Nursing Homes Worry Proposed Medicaid Cuts Will Force Cuts, Closures

Jun 28, 2017
Originally published on June 29, 2017 1:53 pm

The Senate vote on the health care bill has been pushed back, but it still has a lot of people in the nursing home industry worried. About two-thirds of nursing home residents are paid for by Medicaid. And the Congressional Budget Office found that the Senate health care bill would cut Medicaid by more than $770 billion over the next decade.

That could mean trouble for people like 88-year-old Betty Redlin. She's lived at the Victoria Care Center in Ventura, Calif. for about 2 1/2 years.

She explains that she fell and broke her hip and never regained her ability to walk. "I was living with my granddaughter," she says, "and my doctor won't [allow] going back to her place."

Betty had a career as a bookkeeper. She also raised three children. Now she's spent everything she had. There's no way she could afford the roughly $80,000 a year this nursing home costs. (That fee is pretty standard for nursing homes.) So it's Medicaid that enables her to stay here.

"There's nothing I can do about it," she says. "It's gotta be [Medicaid] or [I'm] out on the street. One or the other."

John Gardner, executive director of the Victoria Care Center, says that most of the long-term care residents like Redlin are on Medicaid or, as it's called in California, Medi-Cal.

"If you look at what it costs to provide that service and what we get from Medi-Cal, we're actually losing a little bit of money every day on that." He says they make up the difference with short-term residents who have Medicare, which pays more than Medicaid does. Private pay patients also pay more than Medicaid.

Gardner says he's an optimist. Whatever Congress does, he doesn't think that Victoria Care Center would close down, though there might have to be cuts in staff and in the costs of food and supplies. Also, Gardner says that Victoria Care Center is part of a chain of 200 facilities, which could cushion the blow.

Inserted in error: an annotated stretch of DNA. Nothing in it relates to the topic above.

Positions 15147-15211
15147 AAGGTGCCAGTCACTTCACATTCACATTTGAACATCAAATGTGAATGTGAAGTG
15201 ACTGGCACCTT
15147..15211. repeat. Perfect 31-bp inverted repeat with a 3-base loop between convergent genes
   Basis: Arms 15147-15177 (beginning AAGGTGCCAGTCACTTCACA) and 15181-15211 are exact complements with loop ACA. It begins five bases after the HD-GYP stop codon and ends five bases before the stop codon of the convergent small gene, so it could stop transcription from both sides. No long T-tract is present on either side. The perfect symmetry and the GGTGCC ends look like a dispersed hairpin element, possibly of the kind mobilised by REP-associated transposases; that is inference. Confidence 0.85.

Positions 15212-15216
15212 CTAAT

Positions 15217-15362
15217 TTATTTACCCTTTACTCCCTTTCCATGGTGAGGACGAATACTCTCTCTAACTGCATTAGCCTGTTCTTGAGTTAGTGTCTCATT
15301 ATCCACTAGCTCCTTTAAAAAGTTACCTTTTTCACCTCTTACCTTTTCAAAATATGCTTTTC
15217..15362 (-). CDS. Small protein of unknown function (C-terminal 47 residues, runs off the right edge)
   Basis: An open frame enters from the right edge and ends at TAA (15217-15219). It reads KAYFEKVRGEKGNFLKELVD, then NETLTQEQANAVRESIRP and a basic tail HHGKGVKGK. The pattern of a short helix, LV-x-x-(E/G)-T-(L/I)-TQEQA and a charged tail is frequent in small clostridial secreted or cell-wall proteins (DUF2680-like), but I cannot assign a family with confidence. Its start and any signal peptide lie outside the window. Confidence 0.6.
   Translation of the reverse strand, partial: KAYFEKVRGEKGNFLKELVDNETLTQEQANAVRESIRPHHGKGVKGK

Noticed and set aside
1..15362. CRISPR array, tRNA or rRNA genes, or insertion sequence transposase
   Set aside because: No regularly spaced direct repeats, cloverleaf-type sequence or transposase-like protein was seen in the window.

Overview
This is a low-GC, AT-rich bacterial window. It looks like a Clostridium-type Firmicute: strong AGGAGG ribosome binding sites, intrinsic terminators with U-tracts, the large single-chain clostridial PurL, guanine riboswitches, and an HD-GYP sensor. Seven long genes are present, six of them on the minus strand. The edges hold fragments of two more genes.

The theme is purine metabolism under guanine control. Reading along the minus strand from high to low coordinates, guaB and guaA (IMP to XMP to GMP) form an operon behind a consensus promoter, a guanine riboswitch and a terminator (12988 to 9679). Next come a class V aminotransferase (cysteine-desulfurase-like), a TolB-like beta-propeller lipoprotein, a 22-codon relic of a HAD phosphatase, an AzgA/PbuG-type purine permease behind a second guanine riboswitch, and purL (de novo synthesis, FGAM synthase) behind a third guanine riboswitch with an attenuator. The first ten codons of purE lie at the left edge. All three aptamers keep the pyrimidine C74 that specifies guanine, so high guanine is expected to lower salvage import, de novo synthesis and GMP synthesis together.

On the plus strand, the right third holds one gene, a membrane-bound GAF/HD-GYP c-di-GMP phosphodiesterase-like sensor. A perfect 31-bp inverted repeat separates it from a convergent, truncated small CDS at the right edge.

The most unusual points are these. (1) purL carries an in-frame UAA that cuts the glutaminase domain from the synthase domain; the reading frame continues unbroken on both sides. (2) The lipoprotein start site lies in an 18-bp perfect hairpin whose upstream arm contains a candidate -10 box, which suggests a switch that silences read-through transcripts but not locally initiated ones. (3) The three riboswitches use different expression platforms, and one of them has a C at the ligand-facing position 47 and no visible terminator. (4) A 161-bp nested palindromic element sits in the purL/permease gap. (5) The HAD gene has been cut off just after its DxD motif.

But not everyone is as optimistic as he is. According to the American Health Care Association (AHCA), a national trade group for nursing homes, the current Senate bill's cuts to Medicaid could mean that a typical nursing home would eventually run deficits of hundreds of thousands of dollars a year. James Gomez is the CEO of The California Association of Health Facilities, the AHCA's California chapter.

"If you can't break even or make a few dollars, you're not going to keep running your business," says Gomez. And that could lead to closures. "So access [to nursing home beds] will become a huge issue."

The repercussions of cuts and closures would be felt across the nation's health care system, says Katie Smith Sloan, the president of Leading Age, which represents non-profit nursing homes and other services for older adults.

"People who are in nursing homes are there because they need the kind of services that a nursing home provides" says Sloan. "Without those services, they'll be forced to get that kind of care in a hospital, which will simply increase costs to Medicare."

Reining in Medicaid has been on conservatives' to-do list for a long time. House Speaker Paul Ryan has said he's dreamed of it since his college days. Robert Moffit, a senior fellow in health policy studies at the conservative Heritage Foundation, argues that the program isn't being used as intended.

"Do we want Medicaid, which was a program designed for the poor and the indigent, to become a kind of backdoor mechanism to establish a middle class entitlement for long-term care? Medicaid was never really intended to do that," says Moffit.

The Senate bill is likely to change. But leader Mitch McConnell has indicated that Medicaid cuts will still be part of it.

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ARI SHAPIRO, HOST: